Earl of Glengall

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Earldom of Glengall
Creation date22 January 1816
MonarchThe Prince Regent (acting on behalf of his father King George III)
PeeragePeerage of Ireland
First holderRichard Butler, 10th Baron Cahir
Last holderRichard Butler, 2nd Earl of Glengall
Remainder toHeirs male of the first earl's body lawfully begotten
Subsidiary titlesViscount Cahir
Baron Cahir (Caher)
Extinction date22 June 1858
Former seat(s)Cahir Castle
Cahir House[1]
Armorial motto"God be my guide"[2]

Earl of Glengall was a title in the Peerage of Ireland that was created in 1816 for Richard Butler, 10th Baron Cahir. The subsidiary title of Baron Cahir (also spelt Caher) in the Peerage of Ireland was first created in 1542 for Thomas Butler, who was a descendant of James Butler, 3rd Earl of Ormond. The title was re-created in 1583 with the unusual remainder to heirs general of the first baron, which made his great-nephews, Theobald Butler and Thomas Prendergast, co-heirs. Prendergast ceded the title to Theobald Butler, preferring that the title should follow the strict male line.[3]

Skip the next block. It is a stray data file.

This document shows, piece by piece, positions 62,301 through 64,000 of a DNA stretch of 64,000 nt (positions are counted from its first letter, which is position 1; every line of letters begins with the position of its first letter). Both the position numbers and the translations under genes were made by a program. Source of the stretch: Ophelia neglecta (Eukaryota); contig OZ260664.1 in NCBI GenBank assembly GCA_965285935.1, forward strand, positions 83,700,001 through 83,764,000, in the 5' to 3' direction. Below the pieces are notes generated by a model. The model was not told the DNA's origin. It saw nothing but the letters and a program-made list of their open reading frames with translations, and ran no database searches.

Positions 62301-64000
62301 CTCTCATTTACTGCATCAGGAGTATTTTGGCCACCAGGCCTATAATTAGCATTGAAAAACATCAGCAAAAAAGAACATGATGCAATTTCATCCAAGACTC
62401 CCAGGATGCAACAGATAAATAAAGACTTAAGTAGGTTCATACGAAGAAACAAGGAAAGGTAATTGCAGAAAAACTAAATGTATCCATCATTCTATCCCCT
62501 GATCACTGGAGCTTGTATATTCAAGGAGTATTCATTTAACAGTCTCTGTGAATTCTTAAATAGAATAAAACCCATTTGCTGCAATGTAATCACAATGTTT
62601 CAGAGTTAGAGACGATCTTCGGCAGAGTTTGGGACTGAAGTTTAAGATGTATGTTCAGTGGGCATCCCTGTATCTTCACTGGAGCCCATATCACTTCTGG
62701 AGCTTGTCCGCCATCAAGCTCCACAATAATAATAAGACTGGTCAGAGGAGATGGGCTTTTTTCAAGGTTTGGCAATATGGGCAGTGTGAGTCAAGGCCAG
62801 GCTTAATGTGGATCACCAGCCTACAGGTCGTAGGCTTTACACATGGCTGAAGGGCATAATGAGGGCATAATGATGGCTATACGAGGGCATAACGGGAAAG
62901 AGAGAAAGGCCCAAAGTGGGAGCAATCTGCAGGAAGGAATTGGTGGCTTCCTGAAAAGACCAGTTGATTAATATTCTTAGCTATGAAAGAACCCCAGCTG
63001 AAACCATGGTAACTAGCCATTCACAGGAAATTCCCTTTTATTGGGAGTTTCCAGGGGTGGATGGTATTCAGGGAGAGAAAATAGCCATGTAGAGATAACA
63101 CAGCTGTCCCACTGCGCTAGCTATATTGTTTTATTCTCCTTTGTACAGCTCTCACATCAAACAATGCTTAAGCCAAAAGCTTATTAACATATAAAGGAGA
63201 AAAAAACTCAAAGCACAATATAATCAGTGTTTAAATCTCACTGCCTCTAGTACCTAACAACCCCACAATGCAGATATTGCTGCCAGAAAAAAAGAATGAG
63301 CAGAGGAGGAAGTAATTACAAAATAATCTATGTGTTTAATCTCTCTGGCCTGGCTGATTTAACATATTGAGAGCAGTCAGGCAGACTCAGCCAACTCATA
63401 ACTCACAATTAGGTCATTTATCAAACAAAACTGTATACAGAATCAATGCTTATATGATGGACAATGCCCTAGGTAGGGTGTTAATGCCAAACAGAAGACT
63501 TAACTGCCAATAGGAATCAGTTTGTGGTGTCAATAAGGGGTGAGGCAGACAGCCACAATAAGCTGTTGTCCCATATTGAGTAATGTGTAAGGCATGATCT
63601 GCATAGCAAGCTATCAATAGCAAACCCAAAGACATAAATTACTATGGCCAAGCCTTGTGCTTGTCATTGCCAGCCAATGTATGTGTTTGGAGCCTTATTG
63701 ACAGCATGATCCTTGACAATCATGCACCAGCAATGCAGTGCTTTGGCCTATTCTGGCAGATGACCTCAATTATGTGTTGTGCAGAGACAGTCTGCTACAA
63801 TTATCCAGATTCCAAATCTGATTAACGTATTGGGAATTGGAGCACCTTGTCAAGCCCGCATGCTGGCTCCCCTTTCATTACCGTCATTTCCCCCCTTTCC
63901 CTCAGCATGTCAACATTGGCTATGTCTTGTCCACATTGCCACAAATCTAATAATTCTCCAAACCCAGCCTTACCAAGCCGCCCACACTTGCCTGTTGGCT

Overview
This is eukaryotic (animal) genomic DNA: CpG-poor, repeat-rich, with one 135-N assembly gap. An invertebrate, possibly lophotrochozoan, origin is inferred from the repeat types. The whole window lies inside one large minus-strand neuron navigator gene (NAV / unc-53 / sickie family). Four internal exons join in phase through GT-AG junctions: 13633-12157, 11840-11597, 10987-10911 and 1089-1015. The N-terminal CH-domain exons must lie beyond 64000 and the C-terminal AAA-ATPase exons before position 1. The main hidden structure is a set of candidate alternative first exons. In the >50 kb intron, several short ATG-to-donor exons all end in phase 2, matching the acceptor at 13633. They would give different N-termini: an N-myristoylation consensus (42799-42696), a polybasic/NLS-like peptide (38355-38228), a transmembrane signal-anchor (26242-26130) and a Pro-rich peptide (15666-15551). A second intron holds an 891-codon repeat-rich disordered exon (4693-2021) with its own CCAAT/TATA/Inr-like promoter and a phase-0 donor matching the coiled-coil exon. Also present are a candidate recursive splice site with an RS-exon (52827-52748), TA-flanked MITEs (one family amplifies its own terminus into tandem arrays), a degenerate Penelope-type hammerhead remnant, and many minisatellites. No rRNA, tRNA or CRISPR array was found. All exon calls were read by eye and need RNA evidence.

The 10th Baron was created Viscount Cahir and Earl of Glengall. The titles of Viscount and Earl became extinct on the death of the second Earl in 1858. The title of Baron Cahir, which was created with remainder to heirs general, became abeyant and could potentially be claimed by descendants of Thomas Prendergast.[4]

Cahir is a town in the barony of Iffa and Offa West, County Tipperary. It is famous for Cahir Castle.

List of title holders[edit]

Barons Cahir, First creation (1542)[edit]

Barons Cahir, Second creation (1583)[edit]

Earls of Glengall (1816)[edit]

See also[edit]


  1. ^ Burke, Sir Bernard (1855). A Visitation of the Seats and Arms of the Noblemen and Gentlemen of Great Britain and Ireland. Hurst and Blackett. p. 195. Retrieved 3 December 2016.
  2. ^ The Heraldic Calendar; a List of the Nobility and Gentry Whose Arms are Registered, and Pedigrees Recorded in the Herald's Office in Ireland. [By W. Skey.]. 1846. p. 15.
  3. ^ "The Barony of Caher". The Times. The Times Digital Archive. 10 August 1858. p. 9.
  4. ^ a b c d e f g h i j k l m n o Burke, Sir Bernard (1866). A Genealogical History of the Dormant: Abeyant, Forfeited, and Extinct Peerages of the British Empire. Harrison. pp. 96–97. Retrieved 3 December 2016.